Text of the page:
The earliest known interaction in northwestern Wisconsin was with a fur trader Pierre La Sueur in September of 1700. He recorded that there was a “great number of buffalo, stags, bears and deer found there” and told many settlers about how bountiful the area was for fur. The expansion from settlers in the East pushed the Chippewa further north-west and they encroached on Sioux’s territory. Due to the competition within the fur trade and other resources, a conflict begun between tribes. The Chippewa signed a treaty with the French in 1736  and they were allowed to build villages in Sioux territory. While they had many conflicts with each other, the interactions with settlers was “generally cordial and often warm”[4]. The Chippewa sided with the French in the wars against the British, but the British eventually won and took over the Midwest, along with Canada. They were not liked by the Chippewa because unlike the French, they treated the Chippewa disrespectfully. There was a declaration of war against the British by the Chippewa in Michigan, however; the Chippewa in northern Wisconsin did not join in the battle. They eventually established a better relationship with the tribe and had positive interactions resulting in an alliance with the Chippewa.

Late British Colonialism and the United States[edit]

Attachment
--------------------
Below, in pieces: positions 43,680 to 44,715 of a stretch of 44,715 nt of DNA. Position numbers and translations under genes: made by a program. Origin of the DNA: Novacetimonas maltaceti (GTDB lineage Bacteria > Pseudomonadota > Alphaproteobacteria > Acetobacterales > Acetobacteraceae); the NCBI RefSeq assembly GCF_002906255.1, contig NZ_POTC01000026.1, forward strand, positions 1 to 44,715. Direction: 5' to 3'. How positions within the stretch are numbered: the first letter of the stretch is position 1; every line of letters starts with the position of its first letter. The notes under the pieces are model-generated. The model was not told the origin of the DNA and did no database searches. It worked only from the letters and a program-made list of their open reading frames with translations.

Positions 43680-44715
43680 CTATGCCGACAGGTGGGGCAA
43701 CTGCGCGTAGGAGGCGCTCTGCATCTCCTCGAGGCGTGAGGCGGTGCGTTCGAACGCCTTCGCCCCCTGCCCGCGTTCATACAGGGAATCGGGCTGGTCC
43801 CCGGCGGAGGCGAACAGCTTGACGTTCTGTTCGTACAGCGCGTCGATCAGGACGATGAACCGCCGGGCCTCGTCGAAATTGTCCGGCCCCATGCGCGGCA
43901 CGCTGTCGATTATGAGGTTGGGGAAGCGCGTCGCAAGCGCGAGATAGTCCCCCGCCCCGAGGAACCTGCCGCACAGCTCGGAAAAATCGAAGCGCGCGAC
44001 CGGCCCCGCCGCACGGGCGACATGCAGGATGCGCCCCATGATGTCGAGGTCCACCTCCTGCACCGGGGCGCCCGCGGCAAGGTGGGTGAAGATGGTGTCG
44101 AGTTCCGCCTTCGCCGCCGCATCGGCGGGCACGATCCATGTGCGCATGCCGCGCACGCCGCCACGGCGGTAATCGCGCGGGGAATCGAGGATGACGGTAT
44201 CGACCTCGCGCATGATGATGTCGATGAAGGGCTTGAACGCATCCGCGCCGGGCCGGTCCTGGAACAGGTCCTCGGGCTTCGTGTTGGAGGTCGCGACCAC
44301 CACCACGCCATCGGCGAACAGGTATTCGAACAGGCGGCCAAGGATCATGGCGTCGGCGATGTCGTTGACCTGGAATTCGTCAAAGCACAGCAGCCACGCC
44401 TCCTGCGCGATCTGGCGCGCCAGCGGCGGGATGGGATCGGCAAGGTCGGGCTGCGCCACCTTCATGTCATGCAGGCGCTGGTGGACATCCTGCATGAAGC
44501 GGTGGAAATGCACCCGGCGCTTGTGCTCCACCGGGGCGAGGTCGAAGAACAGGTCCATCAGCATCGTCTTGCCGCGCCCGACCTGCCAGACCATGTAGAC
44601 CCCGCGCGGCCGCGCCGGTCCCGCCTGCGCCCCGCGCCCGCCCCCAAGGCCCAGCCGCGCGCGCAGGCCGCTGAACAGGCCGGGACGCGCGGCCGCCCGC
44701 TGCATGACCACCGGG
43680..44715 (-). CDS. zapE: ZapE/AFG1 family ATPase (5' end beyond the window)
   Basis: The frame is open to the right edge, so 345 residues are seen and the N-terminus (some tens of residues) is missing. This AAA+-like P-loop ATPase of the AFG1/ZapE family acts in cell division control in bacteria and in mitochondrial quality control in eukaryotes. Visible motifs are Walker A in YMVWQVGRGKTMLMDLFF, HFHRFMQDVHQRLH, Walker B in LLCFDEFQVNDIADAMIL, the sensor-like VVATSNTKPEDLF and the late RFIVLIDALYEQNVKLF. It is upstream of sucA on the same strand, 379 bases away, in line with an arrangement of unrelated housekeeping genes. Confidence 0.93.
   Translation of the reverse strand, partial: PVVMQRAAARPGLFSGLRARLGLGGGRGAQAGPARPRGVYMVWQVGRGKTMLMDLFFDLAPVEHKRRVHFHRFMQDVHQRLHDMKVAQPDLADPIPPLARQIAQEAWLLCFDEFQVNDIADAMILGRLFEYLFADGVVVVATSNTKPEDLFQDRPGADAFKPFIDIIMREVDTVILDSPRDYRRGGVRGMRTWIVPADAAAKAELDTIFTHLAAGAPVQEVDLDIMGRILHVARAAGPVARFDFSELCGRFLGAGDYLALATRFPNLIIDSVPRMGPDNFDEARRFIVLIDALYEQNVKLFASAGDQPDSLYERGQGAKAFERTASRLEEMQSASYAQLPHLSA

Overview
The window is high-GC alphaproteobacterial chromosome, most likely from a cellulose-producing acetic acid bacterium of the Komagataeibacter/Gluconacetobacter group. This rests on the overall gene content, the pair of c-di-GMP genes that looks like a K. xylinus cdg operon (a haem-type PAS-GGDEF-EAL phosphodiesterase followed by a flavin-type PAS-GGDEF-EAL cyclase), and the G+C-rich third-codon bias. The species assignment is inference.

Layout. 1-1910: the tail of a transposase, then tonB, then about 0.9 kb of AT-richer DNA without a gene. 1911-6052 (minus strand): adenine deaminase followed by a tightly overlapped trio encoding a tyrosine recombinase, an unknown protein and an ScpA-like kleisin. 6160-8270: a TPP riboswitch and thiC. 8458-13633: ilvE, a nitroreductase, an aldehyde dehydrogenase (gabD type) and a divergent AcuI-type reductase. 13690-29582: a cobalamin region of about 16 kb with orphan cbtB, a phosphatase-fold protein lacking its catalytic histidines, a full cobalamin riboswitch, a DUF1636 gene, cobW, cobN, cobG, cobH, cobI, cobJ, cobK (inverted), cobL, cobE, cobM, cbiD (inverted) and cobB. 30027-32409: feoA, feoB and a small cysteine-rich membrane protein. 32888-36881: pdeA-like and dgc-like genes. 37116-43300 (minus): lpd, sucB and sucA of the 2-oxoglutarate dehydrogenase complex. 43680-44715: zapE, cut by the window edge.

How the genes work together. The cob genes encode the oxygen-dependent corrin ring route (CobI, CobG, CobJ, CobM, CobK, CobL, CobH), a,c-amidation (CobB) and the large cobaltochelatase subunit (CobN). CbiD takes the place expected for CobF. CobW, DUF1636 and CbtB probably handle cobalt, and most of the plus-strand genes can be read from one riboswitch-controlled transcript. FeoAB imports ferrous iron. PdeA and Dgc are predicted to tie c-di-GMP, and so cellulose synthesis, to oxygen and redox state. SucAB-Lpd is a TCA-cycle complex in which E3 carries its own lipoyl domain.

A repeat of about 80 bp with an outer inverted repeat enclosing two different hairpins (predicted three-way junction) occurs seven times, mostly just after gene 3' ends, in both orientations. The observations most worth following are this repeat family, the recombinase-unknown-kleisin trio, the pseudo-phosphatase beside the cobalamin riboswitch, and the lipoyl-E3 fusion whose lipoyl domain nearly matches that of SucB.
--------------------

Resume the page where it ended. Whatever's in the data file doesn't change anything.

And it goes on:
The British owned northern Wisconsin but “The United States gained all lands south of the Great Lakes after the American Revolution ended in 1783 with the Treaty of Paris. However, British fur trading companies in Canada, particularly the mighty North West Company, continued to operated trading posts in the Ojibwe lands of northern Wisconsin and Minnesota until 1815.”[5] The Chippewa backed Britain in their conflicts with the United States, but only those in Michigan actually fought against the United States,  those in northern Wisconsin did not. After the United States won and was established in northern Wisconsin they attempted to get a peace treaty signed between the Sioux and Chippewa, this was the Treaty of Prairie Du Chien. There was another treaty in 1854 that gave away the last of the Chippewa’s land to the United States and created the reservations in Wisconsin that are present today: Bad River, Red Cliff, Lac du Flambeau, and Lac Courte Oreilles. The Chippewa weren’t able to sustain in these reservations and many had to work at lumber mills owned by whites. Their land just continued to be taken and Congress passed the Dawes act in 1884, this was “designed to help Indians live more like Whites by dividing up reservation lands so they could all own individual farms.”[5] But this did basically the opposite because “The land in northern Wisconsin was not good for farming, and many Ojibwe sold their land to lumber companies to supplement their wages. On some reservations, over 90% of the land passed into White hands.”[5]